NComputing, provider of low-cost computing solutions, today announced that it was chosen to supply a massive 5,000-school educational computing initiative in the Indian state of Andhra Pradesh, per VentureBeat. The initiative will provide computing access to 1.8 million children throughout the state. The win marks the largest single deployment of NComputing’s solution in India.
By leveraging NComputing, the government expects to save $20 million in up-front and ongoing costs. The government will also use 90% less electricity compared to a traditional all-PC solution.
The NComputing solution is based on a simple fact: today’s PCs are so powerful that the vast majority of applications only use a small fraction of the computer’s capacity. NComputing technology creates multiple virtual desktops on a single PC so that many users can tap the unused capacity and share it as if each person had their own computer. Andhra Pradesh chose the NComputing X300 solution, which enables up to seven users to simultaneously share one PC.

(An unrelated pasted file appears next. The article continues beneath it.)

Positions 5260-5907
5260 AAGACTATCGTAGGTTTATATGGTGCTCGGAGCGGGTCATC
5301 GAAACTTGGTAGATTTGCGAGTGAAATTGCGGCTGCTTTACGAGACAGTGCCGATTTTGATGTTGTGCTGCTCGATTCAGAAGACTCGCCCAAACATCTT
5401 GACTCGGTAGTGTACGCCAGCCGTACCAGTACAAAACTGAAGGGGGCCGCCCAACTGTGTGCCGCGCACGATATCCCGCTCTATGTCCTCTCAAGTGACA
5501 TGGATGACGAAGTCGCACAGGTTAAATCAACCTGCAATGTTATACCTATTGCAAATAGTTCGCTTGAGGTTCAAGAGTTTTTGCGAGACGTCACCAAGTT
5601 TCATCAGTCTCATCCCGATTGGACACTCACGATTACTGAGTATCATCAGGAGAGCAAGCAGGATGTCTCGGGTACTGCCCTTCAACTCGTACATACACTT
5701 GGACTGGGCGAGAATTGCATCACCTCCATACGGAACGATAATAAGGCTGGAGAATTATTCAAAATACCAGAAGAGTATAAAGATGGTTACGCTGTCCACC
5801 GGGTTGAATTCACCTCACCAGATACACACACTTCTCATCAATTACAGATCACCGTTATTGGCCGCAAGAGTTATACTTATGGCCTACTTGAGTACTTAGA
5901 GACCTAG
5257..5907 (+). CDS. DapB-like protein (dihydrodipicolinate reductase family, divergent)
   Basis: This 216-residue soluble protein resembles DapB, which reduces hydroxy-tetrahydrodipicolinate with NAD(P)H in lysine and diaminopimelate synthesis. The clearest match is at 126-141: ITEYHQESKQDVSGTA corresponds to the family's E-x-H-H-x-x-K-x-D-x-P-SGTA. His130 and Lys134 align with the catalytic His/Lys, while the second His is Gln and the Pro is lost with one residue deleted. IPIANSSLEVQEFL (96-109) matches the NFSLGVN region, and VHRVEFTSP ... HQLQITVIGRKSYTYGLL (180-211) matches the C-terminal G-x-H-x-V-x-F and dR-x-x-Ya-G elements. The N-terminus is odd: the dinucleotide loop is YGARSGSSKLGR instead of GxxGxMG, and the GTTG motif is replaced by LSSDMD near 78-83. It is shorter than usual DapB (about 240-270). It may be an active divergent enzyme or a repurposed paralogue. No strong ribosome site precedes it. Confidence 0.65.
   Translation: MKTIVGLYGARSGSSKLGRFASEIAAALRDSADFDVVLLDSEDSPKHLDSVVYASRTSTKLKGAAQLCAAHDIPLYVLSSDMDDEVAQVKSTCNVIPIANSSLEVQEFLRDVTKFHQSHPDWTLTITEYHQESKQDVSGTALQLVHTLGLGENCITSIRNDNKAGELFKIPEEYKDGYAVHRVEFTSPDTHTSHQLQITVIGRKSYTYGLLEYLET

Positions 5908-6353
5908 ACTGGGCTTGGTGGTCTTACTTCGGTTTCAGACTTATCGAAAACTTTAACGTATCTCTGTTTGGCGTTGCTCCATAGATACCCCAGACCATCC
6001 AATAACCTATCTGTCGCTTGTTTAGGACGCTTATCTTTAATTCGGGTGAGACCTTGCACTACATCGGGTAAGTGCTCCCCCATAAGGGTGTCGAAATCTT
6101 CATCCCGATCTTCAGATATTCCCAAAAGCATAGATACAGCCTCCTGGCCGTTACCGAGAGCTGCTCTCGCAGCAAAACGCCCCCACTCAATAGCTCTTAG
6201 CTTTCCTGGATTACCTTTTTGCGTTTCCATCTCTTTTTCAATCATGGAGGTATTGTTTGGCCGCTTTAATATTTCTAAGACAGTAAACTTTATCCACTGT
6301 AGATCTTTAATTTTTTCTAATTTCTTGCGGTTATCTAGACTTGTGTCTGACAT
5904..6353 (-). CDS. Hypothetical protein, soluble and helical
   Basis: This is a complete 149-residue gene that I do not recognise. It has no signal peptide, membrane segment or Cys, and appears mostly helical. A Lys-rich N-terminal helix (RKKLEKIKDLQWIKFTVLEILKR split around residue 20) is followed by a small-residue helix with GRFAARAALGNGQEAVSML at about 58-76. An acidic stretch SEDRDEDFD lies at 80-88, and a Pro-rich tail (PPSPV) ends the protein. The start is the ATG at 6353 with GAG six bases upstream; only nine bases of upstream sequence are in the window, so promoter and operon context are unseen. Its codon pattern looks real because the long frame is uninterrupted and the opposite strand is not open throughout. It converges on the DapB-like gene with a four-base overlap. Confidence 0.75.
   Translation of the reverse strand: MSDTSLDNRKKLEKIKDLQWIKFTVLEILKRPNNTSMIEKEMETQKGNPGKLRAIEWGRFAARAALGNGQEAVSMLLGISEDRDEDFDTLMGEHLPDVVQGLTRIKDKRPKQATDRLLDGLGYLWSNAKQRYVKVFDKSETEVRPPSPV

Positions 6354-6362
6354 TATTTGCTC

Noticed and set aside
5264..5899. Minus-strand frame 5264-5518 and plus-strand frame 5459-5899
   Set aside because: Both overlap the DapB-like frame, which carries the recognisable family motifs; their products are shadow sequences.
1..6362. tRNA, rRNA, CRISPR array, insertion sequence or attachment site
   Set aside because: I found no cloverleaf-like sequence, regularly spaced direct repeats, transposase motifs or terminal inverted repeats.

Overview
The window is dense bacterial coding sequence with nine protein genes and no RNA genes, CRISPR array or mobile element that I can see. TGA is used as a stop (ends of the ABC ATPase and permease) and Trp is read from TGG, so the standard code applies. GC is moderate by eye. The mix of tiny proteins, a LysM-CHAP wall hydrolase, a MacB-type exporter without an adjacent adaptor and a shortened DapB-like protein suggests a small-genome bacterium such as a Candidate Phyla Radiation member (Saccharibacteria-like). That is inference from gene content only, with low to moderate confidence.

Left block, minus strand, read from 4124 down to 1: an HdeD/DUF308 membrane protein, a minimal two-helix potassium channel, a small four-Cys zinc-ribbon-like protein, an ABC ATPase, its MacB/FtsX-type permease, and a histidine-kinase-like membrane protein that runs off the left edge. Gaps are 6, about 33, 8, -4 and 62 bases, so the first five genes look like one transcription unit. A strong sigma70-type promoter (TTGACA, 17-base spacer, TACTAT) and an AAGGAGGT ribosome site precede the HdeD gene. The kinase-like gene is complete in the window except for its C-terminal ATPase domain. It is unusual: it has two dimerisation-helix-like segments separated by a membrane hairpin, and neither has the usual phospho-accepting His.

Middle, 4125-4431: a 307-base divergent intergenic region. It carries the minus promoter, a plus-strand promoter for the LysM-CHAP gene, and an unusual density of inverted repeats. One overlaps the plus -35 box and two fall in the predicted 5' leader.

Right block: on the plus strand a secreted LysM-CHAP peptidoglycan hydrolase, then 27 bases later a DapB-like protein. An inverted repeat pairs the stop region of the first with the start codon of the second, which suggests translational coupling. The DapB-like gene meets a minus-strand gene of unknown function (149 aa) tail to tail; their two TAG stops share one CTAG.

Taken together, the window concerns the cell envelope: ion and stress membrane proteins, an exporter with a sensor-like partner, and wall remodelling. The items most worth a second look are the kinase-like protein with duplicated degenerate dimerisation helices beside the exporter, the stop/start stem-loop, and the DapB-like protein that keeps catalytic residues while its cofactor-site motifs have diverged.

The computing labs will be used to teach computer skills and office productivity (spreadsheets, word processing) as well as subjects like reading and math. The entire system will run on the Microsoft Windows Server operating system and use Microsoft Office Suite.
The project is based on an innovative outsourcing model. The Andhra Pradesh government will outsource the entire project for five years to leading educational IT companies, including Educomp, Everonn, NIIT, and Social Computers. The model is referred to as Build, Operate, and Transfer (BOT) and requires the companies to install, staff, and manage the labs. This arrangement helps ensure that the labs are installed quickly and performance benchmarks are met. The five-year period also enables school staff to develop their own competencies in managing the labs and computer-aided teaching.
NComputing’s technology is used by 20,000 organizations in more than 90 countries. In the United States, NComputing has been deployed by over 4,000 school districts in classrooms, computer labs, and libraries. Although smaller in scale than Andhra Pradesh, school districts in North America face many of the same challenges including tight budgets, demand for wider computing access, limited IT support staff, and a desire to use “green” technology.